MONDAY, MARCH 13, 2023. BY BRAD WILMOT, WESTERN WEATHER GROUP.
A serious case of weather whiplash has hit California this winter, where a few extremely dry years have been followed by a seemingly endless parade of storms. Winter started fairly early in 2022, with the first decent rains arriving in mid-September. Computer models stayed pessimistic about the rest of the season, however, with La Niña conditions in place but weakening. Uncertainty in the forecast remained rather high though, in part due to the shifting ENSO conditions. Another storm arrived in early November and although moods were still dim about the rest of the season, a sliver of hope was brewing. Computer models finally started to catch on in December, and a persistent wet pattern was well on its way to California.
RECAP OF METEOROLOGICAL FALL/WINTER (SEPTEMBER – FEBRUARY)
The first storm of the season in mid-September ended up being rather wet across most of the Lodi area. The convective nature of the storm led to a wide range of rain totals, from around a quarter of an inch of water in some locations and up to an inch on others. Due to the timing of the system, the percent of normal rainfall for the time of the year spiked to well above 100%. As a reference, Sacramento averages no rain from July into early August, and that average only rises to around 0.05” by mid-September. The next storm in early November brought a more widespread heavy rain event to the region, with most locations reporting three-quarters of an inch to an inch of rainfall. Mostly dry conditions followed through the rest of November along with some rather cold nights, and multiple widespread freezes. A nearly constant train of storms then began to arrive in December. Measurable rain was recorded at the Galt-West weather station on 19 out of the 31 days in December. A memorable, intense band of precipitation then pushed through the region on New Year’s Eve. Daily rain totals ranged from around 3 to more than 4 inches in the Lodi area and were accompanied by damaging wind gusts in some spots, with gust speeds of up to 55mph recorded across the Lodi weather station network. This stormy pattern continued into mid-January with flooding then becoming a major concern.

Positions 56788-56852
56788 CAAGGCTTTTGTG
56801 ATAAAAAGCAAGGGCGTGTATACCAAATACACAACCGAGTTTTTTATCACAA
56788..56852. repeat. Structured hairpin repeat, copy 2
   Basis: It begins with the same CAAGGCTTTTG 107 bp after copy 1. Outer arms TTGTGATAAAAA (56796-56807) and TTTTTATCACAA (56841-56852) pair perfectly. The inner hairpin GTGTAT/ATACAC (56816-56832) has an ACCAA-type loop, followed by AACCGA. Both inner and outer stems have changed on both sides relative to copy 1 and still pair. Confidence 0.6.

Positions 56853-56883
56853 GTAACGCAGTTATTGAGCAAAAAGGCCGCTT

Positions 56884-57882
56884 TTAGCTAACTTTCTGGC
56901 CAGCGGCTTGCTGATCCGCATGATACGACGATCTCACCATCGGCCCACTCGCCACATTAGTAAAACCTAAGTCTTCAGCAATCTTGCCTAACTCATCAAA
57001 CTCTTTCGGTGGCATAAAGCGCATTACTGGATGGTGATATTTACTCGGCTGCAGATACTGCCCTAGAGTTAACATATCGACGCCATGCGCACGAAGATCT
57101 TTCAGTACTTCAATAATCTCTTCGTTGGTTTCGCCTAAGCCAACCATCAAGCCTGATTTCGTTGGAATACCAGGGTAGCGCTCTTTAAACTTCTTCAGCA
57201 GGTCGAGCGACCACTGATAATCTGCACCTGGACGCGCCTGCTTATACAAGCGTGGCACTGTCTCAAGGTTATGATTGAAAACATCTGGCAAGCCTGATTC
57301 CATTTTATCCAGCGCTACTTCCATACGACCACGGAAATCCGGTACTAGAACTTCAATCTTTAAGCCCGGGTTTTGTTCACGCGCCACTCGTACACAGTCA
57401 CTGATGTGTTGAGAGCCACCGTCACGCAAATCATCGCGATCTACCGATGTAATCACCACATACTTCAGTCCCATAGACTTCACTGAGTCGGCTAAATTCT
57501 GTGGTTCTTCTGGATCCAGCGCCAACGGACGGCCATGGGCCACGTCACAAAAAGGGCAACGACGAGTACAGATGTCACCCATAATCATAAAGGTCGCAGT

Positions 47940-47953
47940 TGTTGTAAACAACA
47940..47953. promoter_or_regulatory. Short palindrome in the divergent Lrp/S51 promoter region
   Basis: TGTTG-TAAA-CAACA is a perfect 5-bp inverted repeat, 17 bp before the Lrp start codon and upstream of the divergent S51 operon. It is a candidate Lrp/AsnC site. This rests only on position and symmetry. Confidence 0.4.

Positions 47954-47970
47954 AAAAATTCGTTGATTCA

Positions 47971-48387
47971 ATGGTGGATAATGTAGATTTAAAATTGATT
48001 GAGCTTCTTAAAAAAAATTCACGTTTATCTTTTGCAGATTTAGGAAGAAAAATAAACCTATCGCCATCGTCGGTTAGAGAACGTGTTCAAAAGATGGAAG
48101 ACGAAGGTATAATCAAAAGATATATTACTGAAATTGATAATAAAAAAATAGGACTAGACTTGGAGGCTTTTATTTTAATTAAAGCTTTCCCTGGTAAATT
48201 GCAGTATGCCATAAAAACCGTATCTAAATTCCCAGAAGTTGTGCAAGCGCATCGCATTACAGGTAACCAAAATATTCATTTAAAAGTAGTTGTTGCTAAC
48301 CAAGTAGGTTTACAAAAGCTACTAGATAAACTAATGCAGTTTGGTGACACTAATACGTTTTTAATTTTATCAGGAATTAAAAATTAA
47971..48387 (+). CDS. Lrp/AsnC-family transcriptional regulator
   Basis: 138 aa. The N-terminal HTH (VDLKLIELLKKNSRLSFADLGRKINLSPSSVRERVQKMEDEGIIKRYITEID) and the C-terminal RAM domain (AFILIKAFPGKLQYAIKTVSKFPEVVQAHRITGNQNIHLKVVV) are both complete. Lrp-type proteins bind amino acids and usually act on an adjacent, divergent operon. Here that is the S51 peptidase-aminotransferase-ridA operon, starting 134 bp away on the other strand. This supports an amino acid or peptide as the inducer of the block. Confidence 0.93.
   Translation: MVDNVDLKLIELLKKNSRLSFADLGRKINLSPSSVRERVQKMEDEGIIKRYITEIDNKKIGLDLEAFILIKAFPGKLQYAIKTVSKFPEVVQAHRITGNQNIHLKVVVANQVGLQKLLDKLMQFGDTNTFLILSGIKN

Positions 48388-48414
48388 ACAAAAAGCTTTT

(Above: Maximum wind gust speeds from select locations on December 31, 2022.)
In late January and early February the atmosphere pulled off the gas a bit, and the Lodi area finally saw a few dry days in a row. Seasonal precipitation totals (from July 1) were already exceeding 20 inches in some spots by early February, and still well above normal values at the time. Drier conditions then arrived and allowed for some rather cold nights, with temperatures dipping below freezing across the area on at least a few occasions in early February. Temperatures stayed quite cool through the end of February, as a cold low-pressure system dropped southwards along the West Coast. This storm had frigid, arctic origins, and would end up bringing some snowfall to elevations just below 1000 feet across much of California.
(Above: Daily minimum temperatures from select locations in the Lodi region since September of last year.)
(Above: Accumulated seasonal rainfall totals from select locations in the Lodi region since September of last year.)